Bush: U.S. Will Do What It Can to Protect Iraqi Lives
By Kathleen T. Rhem
American Forces Press Service
WASHINGTON, Feb. 10, 2003 Should Iraq force the United States to engage in armed conflict, this country will do everything possible to protect innocent Iraqi civilians, President Bush said today.
"It's (Saddam Hussein's) choice to make as to how he will be disarmed," Bush told a group of religious broadcasters in Nashville, Tenn. "He can either do so, which it doesn't look like he's going to, (or) for the sake of peace, we will lead a coalition of willing countries and disarm Saddam Hussein."
In any war with Iraq, civilian casualties will be difficult to avoid because Hussein's regime positions military units near civilian targets, even inside civilian neighborhoods, Bush said. Iraq's use of this particular tactic during the 1991 Gulf War has been well documented.
Bush called Hussein "the true enemy of the Iraqi people," and said the dictator positions forces among civilians "in order to shield his military and blame coalition forces for civilian casualties that he has caused.
"Saddam Hussein regards the Iraqi people as human shields, entirely expendable when their suffering serves his purposes," the president said. "America views the Iraqi people as human beings who have suffered long enough under this tyrant."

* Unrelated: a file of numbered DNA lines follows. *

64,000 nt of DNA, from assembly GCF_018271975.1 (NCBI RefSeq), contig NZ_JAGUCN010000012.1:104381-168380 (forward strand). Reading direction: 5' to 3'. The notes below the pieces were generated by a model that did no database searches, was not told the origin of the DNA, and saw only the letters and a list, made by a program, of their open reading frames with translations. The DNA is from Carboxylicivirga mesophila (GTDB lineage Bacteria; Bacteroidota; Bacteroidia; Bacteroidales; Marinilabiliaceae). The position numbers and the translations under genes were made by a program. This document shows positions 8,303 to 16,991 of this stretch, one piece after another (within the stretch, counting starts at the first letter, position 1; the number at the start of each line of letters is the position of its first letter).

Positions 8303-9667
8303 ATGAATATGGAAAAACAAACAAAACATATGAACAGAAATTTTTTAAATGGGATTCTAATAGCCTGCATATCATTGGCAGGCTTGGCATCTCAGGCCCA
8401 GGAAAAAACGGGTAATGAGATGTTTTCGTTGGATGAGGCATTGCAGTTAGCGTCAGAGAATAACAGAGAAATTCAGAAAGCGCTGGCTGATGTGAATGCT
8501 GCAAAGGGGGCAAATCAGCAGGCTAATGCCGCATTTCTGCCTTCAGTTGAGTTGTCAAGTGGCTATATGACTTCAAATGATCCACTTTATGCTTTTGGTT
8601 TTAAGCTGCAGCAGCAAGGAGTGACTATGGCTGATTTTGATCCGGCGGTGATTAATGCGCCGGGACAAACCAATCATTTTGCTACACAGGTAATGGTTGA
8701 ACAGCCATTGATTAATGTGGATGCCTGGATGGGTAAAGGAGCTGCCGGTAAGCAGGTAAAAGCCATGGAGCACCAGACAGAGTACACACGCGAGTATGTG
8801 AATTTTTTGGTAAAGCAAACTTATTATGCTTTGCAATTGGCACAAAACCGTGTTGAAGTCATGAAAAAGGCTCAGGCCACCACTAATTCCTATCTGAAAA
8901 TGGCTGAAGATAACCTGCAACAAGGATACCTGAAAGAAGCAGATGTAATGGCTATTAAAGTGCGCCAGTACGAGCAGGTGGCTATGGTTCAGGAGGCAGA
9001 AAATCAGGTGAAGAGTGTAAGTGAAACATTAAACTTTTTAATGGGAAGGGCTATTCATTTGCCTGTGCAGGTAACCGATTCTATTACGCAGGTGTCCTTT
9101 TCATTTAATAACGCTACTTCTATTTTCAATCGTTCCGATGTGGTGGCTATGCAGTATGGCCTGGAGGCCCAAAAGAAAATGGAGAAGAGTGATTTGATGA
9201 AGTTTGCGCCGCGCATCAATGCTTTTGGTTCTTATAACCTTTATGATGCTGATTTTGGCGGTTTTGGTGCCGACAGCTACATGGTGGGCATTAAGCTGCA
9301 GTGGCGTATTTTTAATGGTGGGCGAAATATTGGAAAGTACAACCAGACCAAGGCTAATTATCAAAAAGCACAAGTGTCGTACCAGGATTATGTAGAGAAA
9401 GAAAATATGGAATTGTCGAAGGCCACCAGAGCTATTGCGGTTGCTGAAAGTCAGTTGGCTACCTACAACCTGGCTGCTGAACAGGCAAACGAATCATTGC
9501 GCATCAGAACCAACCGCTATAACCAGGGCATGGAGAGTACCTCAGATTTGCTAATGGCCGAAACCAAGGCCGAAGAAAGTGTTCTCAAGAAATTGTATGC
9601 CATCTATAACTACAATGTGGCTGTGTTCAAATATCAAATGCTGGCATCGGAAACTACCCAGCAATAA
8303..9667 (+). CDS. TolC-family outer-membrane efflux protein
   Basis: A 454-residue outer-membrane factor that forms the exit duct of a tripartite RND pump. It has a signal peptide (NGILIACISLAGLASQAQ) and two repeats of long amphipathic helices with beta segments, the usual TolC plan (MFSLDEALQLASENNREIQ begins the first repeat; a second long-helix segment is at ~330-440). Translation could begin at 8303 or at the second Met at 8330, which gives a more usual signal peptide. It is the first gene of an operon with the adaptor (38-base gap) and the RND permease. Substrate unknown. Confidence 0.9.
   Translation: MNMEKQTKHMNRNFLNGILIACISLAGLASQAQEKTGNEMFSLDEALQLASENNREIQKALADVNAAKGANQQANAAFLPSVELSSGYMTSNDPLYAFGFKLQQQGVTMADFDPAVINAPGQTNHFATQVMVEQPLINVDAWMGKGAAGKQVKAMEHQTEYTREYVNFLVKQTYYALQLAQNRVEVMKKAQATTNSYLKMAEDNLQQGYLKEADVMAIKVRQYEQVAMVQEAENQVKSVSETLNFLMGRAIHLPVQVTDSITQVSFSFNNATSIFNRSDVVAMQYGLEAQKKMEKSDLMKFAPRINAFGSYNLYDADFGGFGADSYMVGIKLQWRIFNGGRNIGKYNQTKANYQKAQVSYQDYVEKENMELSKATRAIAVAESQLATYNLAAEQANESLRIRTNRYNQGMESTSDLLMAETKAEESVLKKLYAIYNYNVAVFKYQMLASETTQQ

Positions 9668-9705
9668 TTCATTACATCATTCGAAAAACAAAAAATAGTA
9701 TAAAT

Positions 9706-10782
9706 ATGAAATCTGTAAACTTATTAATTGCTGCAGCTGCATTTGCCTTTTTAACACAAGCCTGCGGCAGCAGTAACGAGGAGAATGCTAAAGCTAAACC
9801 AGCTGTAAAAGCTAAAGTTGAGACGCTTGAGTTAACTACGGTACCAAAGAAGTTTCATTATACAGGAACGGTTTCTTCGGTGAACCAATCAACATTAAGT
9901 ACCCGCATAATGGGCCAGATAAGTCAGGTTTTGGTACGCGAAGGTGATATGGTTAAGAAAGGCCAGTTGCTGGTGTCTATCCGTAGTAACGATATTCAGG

Bush had a message directly for the Iraqi public. "The Iraqi people can be certain of this: The United States is committed to helping them build a better future," he said. "If conflict occurs, we will bring Iraq food and medicine and supplies, and most importantly, freedom."
The president explained once again that armed conflict is his last choice and that he takes his responsibilities as commander in chief "incredibly seriously."
"I hug the mothers and the widows of those who may have lost their life in the name of peace and freedom," he said. "But should we need to use troops for the sake of future generations of Americans, American troops will act in the honorable traditions of our military and in the highest moral traditions of our country."
Bush warned that peace today is threatened by the "continuing threat of terrorist networks that hate the very thought of people being able to live in freedom, that hate the thought of the fact that in this great country we can worship the Almighty God the way we see fit.
"Probably what makes them even angrier is that we're not going to change," he added. The United States can't ignore the threat of Saddam Hussein providing these terrorist networks with "weapons of mass murder."
"My attitude is that we owe it to future generations of Americans and citizens in freedom-loving countries to see to it that Mr. Saddam Hussein is disarmed," Bush said.